Watchmen

My Favorite Scene: Watchmen (2009) “Opening Credits”

Watchmen is a polarizing film, just as it has been a polarizing graphic novel since its release in 1986.  The only graphic novel to make Time Magazine’s 100 Best Books of All-Time, Watchmen is a dense, dense piece of work that lends itself to multiple readings.  It has so much happening in every panel, on every page, that a movie adaptation of it was never going to please everyone.  Despite my problems with Zack Snyder recently, I happen to think he did about as good a job making a film out of Watchmen as is humanly possible (with the exception of casting Malin Ackerman as Silk Spectre, because she is painfully awful).  HBO is going to adapt the series in a much more decompressed format, and that may please more people, but I really admire Snyder’s film.  HBO is going to be hard-pressed to find a better Rorschach than Jackie Earle Haley.

The graphic novel spans generations and one of the most brilliant things Snyder did was, after the iconic opening murder of The Comedian (Jeffery Dean Morgan) was to have this five-minute credit sequence that traced the entire history of The Minutemen from their glory days to the current status quo.  It sets the tone for the whole film and contains SO much information SO efficiently handed out to the audience, that even though Watchmen is an extremely long film (depending on what cut you’re watching), this probably shaved 40 minutes of exposition off of the theatrical cut.  Also a little Dylan never hurt anything.  I can’t think of another film where the credits are my favorite scene, but in Watchmen, they are just that brilliantly done.Billy Crudup, Jackie Earle Haley, Patrick Wilson and Jeffery Dean Morgan in Watchmen

6 thoughts on “My Favorite Scene: Watchmen (2009) “Opening Credits””

  1. Didn’t really work as a single film. Needed to be a trilogy. Hrm. Seriously.

    The only reason you think this movie was clear is that you are a nerd who has read the graphic novel. Over five times, in fact. I am in the same boat. But I know people, smart people, who did not really know what was going on, because the film was just too dense, and the information came too relentlessly. Let’s face it, it’s already a profoundly disorienting world audiences are being asked to plunge into. This sequence you’re talking about here IS great, but if you have never heard of Watchmen, and are not in a comic book mindset, it is going to raise more questions than it answers. And not intriguing questions that make people want to progress. “I don’t know what the hell is going on” questions.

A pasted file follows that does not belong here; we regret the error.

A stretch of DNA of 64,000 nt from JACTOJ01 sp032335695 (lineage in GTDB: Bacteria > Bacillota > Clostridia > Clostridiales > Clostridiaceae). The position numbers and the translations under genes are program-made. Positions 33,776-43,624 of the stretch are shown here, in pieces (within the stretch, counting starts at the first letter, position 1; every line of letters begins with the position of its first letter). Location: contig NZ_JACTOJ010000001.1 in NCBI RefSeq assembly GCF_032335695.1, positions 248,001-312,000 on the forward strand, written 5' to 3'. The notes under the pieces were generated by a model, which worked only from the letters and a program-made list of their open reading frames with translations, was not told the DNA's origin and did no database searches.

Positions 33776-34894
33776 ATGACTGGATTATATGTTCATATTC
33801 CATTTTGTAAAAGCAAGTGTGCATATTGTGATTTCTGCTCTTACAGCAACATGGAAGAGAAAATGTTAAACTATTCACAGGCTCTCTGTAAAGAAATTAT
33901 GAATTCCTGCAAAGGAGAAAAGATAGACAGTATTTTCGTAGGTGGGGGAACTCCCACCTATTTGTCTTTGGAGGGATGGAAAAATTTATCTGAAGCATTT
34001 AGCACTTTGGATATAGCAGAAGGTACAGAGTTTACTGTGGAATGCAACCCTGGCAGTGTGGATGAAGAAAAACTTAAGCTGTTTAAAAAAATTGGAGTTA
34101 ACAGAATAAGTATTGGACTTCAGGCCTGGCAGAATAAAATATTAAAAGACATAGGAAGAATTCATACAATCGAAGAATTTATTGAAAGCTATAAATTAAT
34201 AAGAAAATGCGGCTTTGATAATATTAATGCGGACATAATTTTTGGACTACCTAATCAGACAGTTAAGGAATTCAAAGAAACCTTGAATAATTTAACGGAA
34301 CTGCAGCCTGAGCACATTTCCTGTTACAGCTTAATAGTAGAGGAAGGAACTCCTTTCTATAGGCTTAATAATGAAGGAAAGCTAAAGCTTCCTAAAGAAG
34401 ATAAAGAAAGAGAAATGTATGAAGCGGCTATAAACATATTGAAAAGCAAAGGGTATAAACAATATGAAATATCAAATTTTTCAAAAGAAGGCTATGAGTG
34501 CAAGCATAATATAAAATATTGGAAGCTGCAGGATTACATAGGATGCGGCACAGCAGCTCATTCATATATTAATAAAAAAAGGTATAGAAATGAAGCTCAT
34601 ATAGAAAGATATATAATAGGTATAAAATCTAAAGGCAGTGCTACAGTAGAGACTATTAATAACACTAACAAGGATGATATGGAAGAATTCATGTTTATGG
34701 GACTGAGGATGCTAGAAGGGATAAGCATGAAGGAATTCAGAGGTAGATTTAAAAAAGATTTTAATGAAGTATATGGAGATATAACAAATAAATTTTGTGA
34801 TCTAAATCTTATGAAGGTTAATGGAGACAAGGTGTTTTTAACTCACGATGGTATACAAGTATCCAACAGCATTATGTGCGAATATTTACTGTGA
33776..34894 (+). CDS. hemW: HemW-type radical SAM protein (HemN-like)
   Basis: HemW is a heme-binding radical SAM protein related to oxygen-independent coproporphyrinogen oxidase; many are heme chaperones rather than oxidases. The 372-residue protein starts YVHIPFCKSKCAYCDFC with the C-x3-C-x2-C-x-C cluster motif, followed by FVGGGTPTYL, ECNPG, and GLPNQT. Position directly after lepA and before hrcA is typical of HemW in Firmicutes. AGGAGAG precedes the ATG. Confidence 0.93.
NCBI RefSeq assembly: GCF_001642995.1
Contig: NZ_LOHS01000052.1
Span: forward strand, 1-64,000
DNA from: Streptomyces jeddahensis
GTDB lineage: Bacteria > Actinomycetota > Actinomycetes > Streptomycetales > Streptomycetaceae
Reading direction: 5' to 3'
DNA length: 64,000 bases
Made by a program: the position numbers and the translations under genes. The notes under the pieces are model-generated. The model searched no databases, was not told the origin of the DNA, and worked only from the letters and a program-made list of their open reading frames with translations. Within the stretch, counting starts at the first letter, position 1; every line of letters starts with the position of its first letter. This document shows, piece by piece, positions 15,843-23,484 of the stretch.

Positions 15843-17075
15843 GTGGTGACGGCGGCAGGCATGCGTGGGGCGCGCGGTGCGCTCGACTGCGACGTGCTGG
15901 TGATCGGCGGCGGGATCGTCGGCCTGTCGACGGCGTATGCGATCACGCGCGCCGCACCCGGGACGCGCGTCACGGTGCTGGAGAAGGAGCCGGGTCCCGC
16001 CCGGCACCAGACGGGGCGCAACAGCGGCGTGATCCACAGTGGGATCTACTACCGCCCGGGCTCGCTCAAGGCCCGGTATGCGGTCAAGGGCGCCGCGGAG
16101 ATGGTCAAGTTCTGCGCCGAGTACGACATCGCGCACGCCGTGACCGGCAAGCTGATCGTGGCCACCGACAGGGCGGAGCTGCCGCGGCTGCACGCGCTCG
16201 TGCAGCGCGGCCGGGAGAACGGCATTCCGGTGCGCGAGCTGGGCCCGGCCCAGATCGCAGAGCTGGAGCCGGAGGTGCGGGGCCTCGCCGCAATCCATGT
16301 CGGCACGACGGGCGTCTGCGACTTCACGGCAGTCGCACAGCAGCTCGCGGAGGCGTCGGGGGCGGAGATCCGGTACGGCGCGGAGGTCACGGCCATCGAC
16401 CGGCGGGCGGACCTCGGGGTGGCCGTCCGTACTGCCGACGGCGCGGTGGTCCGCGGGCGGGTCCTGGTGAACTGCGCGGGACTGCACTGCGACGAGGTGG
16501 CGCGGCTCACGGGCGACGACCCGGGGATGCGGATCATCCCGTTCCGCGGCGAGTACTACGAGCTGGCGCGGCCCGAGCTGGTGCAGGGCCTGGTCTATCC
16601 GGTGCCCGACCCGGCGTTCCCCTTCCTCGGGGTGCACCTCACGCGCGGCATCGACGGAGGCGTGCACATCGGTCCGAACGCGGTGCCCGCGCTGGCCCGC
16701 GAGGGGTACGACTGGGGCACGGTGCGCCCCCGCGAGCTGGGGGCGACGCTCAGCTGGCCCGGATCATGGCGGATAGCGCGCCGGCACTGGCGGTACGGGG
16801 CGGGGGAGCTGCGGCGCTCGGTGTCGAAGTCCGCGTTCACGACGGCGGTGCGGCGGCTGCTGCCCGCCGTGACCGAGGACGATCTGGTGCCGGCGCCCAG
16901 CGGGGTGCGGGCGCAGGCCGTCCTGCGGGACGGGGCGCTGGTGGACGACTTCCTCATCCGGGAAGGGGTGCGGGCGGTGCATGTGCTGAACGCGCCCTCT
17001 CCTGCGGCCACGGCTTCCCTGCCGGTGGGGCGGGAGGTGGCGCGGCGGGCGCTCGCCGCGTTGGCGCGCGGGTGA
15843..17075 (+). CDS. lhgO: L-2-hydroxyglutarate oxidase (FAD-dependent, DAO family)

It is not the bad movie I used to think it was. I now like it a lot. I wish it had not all been crammed into one film, but even in the face of that, it’s kind of amazing. I used to think the tone was off, now I like the weirdness, and the wild abandon of the darkness. But it is totally inaccessible, and there was an opportunity for the whole world to be initiated into the amazing alternate reality Moore and Gibbons created. Maybe the new series will do it.

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  2. Rorschach is so incredibly good in this movie. I have to make a confession: about 50% of my love for Watchmen comes from this guy, and the fact that they brought him to life so perfectly warmed my heart and got me through the disappointment I felt as I watched the rest of the movie. I wish the new series were a spinoff about this guy, except that sometimes, usually, when an intriguing side character becomes the focus, the magic is lost.

    Rorschach IS the most endearing fictional psychopath of all time, and I don’t think anyone will ever surpass him. He is also the coolest superhero. Obviously he was based on other characters, but he has a charisma all his own.

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  3. The opening credits are amazing. They are a must watch part of the movie packing in so many ideas, themes and back stories. This is sch a fantastic way to orientate viewers in this world and how things stand without incredibly dull dialogue or long flashback sequences.
    I enjoy the whole movie (find the middle bit stretches a little too long) but the opening credits are the standout moment.

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  4. I had no idea what Watchmen would be about when I first saw it. I wasn’t into comics either, but I was and am, of course, into superhero and SF films, (and an unrepentant special effects junkie) so I went into the cinema blind with no expectations.
    … and came out completely gobsmacked!!! I loved it. I got the story, I loved the complex layers, and individual story arcs. I think it’s easy to underestimate what an audience can ‘absorb’ in a single sitting. I would’ve loved to see just the opening montage expanded into an entire movie all by itself though. It was bloody brilliant. 🙂 … or a bunch of episodes in the series.
    It was a few years later that I discovered it was an illustrated novel, so I tracked it down at my local library and was really impressed at how close the two iterations were.

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